3. New Pruning Technique

In this section, we pay more attention to how to form the new pruning technique to delete or reduce a large part of regions in which there exists no global optimal solution so that we can accelerate the convergence of the proposed algorithm. Let with be a subrectangle of that is, . Moreover, assume that are currently known upper bound of optimal objective value of problem (P1). For convenience of the following discussions, we introduce some notations as follows:

Theorem 3.1. Consider the subrectangle we have the following conclusions.
(i)If then (ii)If then if there exists some index such that and then ; if there exists some index such that and then , where

Proof. (i) By assumption and definitions of in (3.1), if then for any , that is, for any .
(ii) By assumption and definitions of in (3.1), if then we have the following two conclusions:
(a)If there exists some index such that and then for any , let and for some , we first show that . By assumption and definitions of and in (3.1), we have , that is, Furthermore, from the definitions of , we getBy the above discussion and assumption, it follows that for any Therefore, , that is, there exists no global optimal solution in . This proof of part (a) is completed.(b)If there exists some index such that and then , since the proof of the part (b) is similar to the part (a) of the theorem, it is omitted here.

Theorem 3.2. Consider the subrectangle we have the following conclusions.
(i)If there exists some such that on the subrectangle , then there exists no global optimization solution in .(ii)If on the subrectangle , then if there exists some index such that and , then there exists no global optimization solution in ; if there exists some index such that and , then there exists no global optimization solution in , where

Proof. Since the proof of Theorem 3.2 is similar to that of Theorem 3.1, it is omitted here.

Based on Theorems 3.1 and 3.2, we can give new pruning technique to cut away or reduce a large part of region in which there exists no optimal solution.

Next, we will show how this new pruning technique is formed, that is, we provide a process that show how a subrectangle can be deleted or reduced, where with . Let denote the discarded interval in . First, we calculate according to (3.1). Then, the eliminated interval can be determined according to the following rules, which is called new pruning technique.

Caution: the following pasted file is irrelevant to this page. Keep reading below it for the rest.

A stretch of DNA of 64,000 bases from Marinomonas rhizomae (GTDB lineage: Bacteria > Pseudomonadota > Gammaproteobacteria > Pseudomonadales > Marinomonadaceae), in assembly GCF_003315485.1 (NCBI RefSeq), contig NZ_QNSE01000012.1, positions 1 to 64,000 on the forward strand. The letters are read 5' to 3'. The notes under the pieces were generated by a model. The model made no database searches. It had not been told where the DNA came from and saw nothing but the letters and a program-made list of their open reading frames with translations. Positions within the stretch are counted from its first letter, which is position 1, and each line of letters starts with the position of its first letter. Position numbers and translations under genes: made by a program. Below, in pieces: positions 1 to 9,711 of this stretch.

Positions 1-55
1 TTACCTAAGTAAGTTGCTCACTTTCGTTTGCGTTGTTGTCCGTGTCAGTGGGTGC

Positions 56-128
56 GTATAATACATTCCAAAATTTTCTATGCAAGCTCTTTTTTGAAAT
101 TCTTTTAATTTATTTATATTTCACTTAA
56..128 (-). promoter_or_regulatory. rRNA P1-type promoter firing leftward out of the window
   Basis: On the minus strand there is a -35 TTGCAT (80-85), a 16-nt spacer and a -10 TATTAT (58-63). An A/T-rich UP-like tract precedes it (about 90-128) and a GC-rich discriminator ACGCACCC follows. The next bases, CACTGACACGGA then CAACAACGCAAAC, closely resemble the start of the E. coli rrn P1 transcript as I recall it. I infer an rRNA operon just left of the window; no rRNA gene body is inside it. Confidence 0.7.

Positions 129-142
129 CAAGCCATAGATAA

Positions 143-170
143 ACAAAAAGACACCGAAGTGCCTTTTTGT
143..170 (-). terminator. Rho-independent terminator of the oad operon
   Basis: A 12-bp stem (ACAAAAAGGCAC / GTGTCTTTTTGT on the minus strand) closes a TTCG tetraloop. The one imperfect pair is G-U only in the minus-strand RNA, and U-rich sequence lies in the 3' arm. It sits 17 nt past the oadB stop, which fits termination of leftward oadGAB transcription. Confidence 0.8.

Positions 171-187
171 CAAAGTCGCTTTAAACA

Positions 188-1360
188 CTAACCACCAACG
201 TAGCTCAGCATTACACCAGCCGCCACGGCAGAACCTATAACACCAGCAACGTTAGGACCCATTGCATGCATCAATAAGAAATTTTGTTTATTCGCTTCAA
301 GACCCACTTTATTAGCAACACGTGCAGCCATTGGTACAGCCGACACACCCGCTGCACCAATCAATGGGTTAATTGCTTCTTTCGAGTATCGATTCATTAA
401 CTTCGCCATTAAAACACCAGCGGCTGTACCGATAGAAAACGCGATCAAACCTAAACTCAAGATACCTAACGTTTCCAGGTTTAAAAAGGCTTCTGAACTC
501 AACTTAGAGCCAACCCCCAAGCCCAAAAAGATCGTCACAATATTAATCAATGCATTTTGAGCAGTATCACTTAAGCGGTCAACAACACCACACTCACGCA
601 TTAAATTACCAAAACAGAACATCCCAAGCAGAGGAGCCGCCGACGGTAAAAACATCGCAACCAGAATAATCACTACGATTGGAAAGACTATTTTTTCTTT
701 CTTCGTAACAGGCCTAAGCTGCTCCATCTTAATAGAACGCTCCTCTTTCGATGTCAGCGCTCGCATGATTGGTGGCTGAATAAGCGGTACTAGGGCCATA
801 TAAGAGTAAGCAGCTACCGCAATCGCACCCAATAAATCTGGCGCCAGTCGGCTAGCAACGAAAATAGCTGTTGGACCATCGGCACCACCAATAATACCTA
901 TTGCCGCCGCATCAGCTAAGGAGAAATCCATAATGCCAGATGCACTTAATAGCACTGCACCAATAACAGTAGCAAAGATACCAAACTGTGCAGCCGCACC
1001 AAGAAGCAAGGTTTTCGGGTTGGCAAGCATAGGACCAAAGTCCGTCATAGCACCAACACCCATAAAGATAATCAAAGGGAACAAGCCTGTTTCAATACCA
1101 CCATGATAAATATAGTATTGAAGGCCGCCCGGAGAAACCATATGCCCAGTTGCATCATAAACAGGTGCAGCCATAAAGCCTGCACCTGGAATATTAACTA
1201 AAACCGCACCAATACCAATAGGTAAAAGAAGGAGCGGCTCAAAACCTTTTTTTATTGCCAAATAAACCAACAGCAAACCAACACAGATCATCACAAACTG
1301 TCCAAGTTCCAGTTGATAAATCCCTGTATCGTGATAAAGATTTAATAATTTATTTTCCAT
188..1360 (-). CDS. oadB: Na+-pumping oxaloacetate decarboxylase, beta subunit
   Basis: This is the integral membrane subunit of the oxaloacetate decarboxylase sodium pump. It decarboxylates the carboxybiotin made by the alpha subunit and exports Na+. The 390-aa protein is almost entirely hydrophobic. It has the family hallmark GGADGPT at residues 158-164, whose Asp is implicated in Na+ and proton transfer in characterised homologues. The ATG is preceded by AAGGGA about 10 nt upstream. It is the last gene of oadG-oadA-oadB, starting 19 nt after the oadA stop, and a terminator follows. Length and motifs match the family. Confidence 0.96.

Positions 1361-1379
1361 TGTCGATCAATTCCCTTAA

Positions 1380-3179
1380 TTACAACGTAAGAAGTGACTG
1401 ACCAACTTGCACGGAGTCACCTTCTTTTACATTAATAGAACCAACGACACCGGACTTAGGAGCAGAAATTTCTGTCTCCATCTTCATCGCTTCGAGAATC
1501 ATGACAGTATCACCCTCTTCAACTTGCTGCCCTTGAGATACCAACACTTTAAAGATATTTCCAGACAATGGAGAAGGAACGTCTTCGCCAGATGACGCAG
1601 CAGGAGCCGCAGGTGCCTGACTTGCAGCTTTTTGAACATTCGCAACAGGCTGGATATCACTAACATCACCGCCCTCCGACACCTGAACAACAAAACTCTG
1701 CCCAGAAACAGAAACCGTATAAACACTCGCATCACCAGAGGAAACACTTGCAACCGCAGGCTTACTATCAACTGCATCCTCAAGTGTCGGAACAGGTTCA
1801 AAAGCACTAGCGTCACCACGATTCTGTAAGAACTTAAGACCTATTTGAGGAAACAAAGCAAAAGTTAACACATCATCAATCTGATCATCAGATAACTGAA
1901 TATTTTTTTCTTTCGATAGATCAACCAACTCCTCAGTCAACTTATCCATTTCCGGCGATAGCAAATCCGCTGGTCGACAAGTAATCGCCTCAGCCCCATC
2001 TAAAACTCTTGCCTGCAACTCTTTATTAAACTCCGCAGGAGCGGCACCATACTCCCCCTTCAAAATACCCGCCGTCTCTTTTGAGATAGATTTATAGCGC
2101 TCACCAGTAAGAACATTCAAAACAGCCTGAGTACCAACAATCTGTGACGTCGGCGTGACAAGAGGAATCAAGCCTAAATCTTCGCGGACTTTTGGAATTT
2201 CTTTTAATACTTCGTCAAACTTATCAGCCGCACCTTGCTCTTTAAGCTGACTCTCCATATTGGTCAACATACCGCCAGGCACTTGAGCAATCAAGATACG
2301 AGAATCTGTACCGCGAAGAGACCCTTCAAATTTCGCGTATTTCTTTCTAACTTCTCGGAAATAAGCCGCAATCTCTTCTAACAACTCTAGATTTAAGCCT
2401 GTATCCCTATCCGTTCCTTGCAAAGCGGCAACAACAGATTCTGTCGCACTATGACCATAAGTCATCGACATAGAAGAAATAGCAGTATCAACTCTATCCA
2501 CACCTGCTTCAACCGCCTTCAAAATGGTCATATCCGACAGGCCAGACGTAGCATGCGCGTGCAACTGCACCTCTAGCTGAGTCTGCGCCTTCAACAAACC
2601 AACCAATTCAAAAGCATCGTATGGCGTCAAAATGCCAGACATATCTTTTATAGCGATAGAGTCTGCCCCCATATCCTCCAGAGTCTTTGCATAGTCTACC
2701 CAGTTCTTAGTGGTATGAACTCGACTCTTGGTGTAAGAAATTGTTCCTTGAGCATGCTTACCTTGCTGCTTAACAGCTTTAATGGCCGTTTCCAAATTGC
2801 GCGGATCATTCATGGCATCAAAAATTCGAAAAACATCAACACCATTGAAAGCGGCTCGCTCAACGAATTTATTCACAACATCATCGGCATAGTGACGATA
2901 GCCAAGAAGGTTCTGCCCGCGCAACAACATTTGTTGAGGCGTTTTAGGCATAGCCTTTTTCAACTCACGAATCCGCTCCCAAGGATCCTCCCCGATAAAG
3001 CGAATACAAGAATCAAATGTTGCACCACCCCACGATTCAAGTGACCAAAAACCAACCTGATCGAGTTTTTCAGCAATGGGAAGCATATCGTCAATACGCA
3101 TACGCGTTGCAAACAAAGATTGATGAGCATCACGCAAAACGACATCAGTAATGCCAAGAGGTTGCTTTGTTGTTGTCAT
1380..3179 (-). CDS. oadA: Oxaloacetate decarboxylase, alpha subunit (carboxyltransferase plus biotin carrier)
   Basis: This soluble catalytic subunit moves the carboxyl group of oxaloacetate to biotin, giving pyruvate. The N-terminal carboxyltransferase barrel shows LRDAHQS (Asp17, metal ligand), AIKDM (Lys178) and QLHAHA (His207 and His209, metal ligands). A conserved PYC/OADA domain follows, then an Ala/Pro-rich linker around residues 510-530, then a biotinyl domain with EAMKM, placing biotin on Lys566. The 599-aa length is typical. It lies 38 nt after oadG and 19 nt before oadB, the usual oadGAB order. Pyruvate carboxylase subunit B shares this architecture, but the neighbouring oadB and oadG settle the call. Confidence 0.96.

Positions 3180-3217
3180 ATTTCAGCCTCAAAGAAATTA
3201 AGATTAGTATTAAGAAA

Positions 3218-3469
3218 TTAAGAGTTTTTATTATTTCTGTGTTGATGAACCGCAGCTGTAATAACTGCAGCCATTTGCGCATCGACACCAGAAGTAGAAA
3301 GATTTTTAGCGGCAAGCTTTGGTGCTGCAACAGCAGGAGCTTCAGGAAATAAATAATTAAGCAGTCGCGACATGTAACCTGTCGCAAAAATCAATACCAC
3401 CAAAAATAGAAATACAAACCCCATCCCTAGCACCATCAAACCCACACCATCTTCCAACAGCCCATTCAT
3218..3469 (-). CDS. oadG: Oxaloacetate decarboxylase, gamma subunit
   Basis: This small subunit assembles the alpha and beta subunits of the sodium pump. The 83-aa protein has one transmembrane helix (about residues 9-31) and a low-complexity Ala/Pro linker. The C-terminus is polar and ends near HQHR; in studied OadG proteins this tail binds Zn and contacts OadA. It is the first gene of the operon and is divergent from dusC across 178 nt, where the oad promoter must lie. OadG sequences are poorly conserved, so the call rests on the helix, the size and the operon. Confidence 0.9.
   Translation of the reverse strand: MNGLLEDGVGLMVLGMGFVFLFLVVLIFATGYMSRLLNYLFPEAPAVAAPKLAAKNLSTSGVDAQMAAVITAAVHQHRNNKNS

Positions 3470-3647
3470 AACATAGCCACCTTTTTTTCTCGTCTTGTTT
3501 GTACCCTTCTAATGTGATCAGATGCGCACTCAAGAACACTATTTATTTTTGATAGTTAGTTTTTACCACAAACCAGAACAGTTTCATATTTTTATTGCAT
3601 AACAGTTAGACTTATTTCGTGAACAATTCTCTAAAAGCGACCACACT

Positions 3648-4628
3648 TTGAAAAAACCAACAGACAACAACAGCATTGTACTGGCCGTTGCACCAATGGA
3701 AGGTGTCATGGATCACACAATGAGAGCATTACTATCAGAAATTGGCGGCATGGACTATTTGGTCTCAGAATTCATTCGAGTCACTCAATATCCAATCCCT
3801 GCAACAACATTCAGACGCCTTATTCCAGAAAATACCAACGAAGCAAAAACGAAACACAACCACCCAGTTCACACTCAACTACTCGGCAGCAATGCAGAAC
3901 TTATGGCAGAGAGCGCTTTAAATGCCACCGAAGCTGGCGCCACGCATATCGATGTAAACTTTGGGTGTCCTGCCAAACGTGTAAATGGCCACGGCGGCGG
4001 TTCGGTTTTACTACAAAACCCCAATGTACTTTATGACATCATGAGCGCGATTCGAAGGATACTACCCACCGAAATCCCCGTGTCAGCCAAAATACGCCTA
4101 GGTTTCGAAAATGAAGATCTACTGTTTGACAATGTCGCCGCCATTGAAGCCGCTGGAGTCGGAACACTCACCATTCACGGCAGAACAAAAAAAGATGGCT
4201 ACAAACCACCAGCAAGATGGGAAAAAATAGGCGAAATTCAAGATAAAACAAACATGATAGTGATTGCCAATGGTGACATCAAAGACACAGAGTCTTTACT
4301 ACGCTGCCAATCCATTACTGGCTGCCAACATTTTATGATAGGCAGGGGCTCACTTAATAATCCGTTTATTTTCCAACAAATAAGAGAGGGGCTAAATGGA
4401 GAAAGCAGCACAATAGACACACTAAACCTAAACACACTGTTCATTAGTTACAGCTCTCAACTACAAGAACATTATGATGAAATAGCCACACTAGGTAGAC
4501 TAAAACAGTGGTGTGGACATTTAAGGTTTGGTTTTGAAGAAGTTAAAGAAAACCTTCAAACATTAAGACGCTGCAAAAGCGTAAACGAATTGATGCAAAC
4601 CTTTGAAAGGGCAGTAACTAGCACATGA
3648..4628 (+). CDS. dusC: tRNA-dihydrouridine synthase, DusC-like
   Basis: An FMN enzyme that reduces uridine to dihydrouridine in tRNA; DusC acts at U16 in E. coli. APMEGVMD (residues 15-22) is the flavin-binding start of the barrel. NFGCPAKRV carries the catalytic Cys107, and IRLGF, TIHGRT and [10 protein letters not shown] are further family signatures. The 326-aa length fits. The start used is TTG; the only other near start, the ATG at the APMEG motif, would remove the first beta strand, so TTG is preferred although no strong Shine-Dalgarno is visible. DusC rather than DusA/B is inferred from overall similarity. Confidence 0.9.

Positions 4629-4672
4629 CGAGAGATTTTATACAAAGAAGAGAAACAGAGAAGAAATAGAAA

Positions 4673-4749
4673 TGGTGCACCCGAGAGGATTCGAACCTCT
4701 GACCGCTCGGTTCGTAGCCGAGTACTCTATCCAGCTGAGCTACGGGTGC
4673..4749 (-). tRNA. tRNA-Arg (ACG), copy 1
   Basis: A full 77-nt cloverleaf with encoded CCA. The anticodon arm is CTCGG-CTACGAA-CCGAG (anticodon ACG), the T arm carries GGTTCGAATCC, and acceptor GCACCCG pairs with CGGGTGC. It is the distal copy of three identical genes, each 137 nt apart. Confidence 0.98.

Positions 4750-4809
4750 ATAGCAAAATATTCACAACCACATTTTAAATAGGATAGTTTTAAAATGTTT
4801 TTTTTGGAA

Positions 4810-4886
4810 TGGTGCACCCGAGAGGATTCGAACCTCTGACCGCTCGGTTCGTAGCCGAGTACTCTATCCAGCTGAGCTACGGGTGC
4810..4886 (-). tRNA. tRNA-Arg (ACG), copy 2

Rule 1
If then

Rule 2
If then
(a)If and , then (b) If and , then

Rule 3
If for some , then

Rule 4
If for some , then
(c)If and then (d)If and , then

Consequently, under some assumption the discarded part of is for some the new rectangle reducing tactics provides the possibility to cut away or reduce a large part of the rectangle that is currently investigated by the procedure. The rest part of denoted by is left for further considering, where if if .

4. Algorithm and Its Convergence

In this section, by connecting the former branch-and-bound algorithm with new pruning technique a global optimization algorithm is proposed for solving problem (P1). This algorithm needs to solve a sequence of relaxation linear programing over partitioned subsets of in order to find a global optimum solution.

The branch and bound approach is based on partitioning the set into sub-hyperrectangles, each concerned with a node of the branch and bound tree, and each node is associated with a relaxation linear subproblem in each sub-hyperrectangle. Hence, at any stage of the algorithm, suppose that we have a collection of active nodes denoted by , say, each associated with a hyperrectangle for all . For each such node , we will have computed a lower bound of the optimal value of (P1) via the solution of the RLP, so that the lower bound of optimal value of (P1) on the whole initial box region at stage is given by for all . Whenever the solution of the relaxation linear programing (RLP) turns out to be feasible to the problem (P1), we update the upper bound of incumbent solution if necessary. Then, the active nodes collection will satisfy for all , for each stage . We now select an active node to partition its associated hyperrectangle into two sub-hyperrectangles as described below, computing the lower bounds for each new node as before. Upon fathoming any nonimproving nodes, we obtain a collection of active nodes for the next stage, and this process is repeated until convergence is obtained.